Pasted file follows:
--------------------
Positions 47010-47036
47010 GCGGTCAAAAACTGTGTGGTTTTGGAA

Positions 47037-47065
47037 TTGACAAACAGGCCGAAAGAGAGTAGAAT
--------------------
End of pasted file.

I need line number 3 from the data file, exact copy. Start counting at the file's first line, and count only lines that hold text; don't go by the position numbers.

Positions 47037-47065